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Show that, if all the entries of $A$ on and below the diagonal are zero, then $A$ is nilpotent.

I know this has been asked before , but I want to solve this question without the use of Cayley-Hamilton theorem, which I am able to do.

All I know so far is it has eigenvalue $0$ with algebraic multiplicity $n$. Any hints on how to proceed would be appreciated, thanks.

I also notice that a matrix with the above form size $2\times2$ and $3\times3$ has order $2$ and $3$, respectively.

Is there a way to show for an $m \times m$ matrix that is $A^m=(0)$?

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  • $\begingroup$ Please try to make the titles of your questions more informative. For example, Why does $a<b$ imply $a+c<b+c$? is much more useful for other users than A question about inequality. From How can I ask a good question?: Make your title as descriptive as possible. In many cases one can actually phrase the title as the question, at least in such a way so as to be comprehensible to an expert reader. You can find more tips for choosing a good title here. $\endgroup$ – Shaun Mar 14 at 21:24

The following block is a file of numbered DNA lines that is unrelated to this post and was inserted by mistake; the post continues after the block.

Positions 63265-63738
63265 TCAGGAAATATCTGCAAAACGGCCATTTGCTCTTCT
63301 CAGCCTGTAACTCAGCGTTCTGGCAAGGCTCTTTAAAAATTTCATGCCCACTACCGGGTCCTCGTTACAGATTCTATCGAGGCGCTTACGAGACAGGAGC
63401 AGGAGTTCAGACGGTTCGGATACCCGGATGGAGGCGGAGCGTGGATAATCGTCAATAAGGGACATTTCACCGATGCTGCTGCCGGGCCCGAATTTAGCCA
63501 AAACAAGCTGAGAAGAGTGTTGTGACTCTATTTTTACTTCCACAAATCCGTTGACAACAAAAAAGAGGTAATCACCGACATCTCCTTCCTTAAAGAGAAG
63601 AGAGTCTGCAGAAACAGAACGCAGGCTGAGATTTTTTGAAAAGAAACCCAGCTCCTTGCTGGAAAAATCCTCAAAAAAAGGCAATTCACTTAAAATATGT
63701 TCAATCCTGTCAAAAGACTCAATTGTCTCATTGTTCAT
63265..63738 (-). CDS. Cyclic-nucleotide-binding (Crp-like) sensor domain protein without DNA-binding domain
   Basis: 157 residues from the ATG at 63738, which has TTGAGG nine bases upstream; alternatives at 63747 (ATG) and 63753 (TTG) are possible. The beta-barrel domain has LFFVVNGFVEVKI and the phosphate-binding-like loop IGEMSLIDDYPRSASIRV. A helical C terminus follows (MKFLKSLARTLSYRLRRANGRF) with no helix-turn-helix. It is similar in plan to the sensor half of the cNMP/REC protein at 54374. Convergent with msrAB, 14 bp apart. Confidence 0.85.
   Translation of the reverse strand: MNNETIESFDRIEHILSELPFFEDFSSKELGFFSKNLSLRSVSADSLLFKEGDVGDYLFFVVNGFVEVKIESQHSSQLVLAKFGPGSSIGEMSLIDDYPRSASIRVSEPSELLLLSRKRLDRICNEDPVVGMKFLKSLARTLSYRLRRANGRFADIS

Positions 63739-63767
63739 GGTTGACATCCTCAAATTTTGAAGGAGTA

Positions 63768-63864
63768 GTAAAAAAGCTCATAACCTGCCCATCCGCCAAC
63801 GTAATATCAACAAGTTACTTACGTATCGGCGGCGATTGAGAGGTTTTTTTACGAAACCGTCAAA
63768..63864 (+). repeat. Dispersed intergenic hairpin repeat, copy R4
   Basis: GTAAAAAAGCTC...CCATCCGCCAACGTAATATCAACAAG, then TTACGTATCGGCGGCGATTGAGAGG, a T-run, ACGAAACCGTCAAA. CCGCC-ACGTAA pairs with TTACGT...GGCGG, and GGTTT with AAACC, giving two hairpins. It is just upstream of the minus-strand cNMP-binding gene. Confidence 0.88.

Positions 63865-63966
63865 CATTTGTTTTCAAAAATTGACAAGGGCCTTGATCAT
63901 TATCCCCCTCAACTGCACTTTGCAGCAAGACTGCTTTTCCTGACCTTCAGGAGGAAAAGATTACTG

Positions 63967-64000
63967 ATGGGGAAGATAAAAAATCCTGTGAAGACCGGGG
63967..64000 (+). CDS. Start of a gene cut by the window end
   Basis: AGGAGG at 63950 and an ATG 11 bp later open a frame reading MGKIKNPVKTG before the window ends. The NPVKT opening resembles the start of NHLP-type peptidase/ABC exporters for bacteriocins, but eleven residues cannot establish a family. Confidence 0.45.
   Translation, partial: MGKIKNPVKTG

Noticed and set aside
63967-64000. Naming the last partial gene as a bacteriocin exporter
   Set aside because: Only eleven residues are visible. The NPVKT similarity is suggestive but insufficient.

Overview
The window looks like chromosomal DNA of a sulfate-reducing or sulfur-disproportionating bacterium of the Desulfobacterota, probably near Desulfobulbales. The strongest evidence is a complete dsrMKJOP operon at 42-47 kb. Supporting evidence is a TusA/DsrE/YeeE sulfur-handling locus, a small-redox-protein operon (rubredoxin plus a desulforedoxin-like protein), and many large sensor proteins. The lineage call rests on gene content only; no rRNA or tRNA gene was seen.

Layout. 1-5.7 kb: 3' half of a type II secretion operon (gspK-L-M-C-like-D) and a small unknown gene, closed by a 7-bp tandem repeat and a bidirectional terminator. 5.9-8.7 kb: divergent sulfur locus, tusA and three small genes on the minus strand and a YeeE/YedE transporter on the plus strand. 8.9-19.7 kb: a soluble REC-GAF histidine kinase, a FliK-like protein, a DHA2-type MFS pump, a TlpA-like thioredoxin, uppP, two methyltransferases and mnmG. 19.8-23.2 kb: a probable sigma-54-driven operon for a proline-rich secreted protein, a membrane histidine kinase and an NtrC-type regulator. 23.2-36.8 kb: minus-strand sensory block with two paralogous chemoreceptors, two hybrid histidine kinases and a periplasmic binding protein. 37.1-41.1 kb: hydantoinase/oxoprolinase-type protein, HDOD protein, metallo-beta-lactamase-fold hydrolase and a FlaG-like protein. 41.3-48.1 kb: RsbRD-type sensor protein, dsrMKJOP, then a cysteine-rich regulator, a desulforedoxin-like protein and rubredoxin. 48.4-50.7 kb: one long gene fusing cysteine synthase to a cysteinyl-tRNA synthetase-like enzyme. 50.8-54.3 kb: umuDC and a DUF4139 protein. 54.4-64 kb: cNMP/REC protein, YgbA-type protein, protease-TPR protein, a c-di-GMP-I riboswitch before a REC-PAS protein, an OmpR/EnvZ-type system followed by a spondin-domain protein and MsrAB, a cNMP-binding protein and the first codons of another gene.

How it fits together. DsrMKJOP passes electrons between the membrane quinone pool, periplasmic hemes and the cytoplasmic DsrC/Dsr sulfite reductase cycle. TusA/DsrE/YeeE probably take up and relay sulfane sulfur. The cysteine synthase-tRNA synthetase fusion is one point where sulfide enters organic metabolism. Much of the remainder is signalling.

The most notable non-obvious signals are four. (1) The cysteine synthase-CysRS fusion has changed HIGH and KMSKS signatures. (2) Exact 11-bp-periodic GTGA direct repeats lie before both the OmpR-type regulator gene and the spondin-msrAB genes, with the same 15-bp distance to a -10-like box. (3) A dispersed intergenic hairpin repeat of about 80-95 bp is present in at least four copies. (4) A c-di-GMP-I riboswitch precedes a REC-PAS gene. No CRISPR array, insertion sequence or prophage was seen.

• $\begingroup$ Well the row at the far right is the one that lives the longest, since it has the most non-zero entries. So can you show that after m iterations, the rightmost row becomes all 0? $\endgroup$ – NazimJ Mar 14 at 22:15
  • $\begingroup$ @NazimJ you mean column? don't know how to write a formal proof $\endgroup$ – Eden Hazard Mar 14 at 22:16
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This is easy. Just examine what happens to a vector when you multiply it by such a matrix and apply induction.

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Hint If you try some small cases, you'll notice that for all positive integer $k$ the first $k - 1$ superdiagonals of $A^k$ have all zero entries. In particular, this shows that if $A$ is $m \times m$ then $A^m = 0$.

So, formulate the property "the first $k - 1$ superdiagonals of $A^k$ have all zero entries" in terms of the entries $(A^k)_{ij}$ and prove that the property holds using induction on $k$.

Additional hint Since the diagonal and subdiagonal entries are all zero, the condition that the first $k - 1$ superdiagonals entries are (also) zero is exactly that $(A^k)_{ij} = 0$ for all $j - i < k$.

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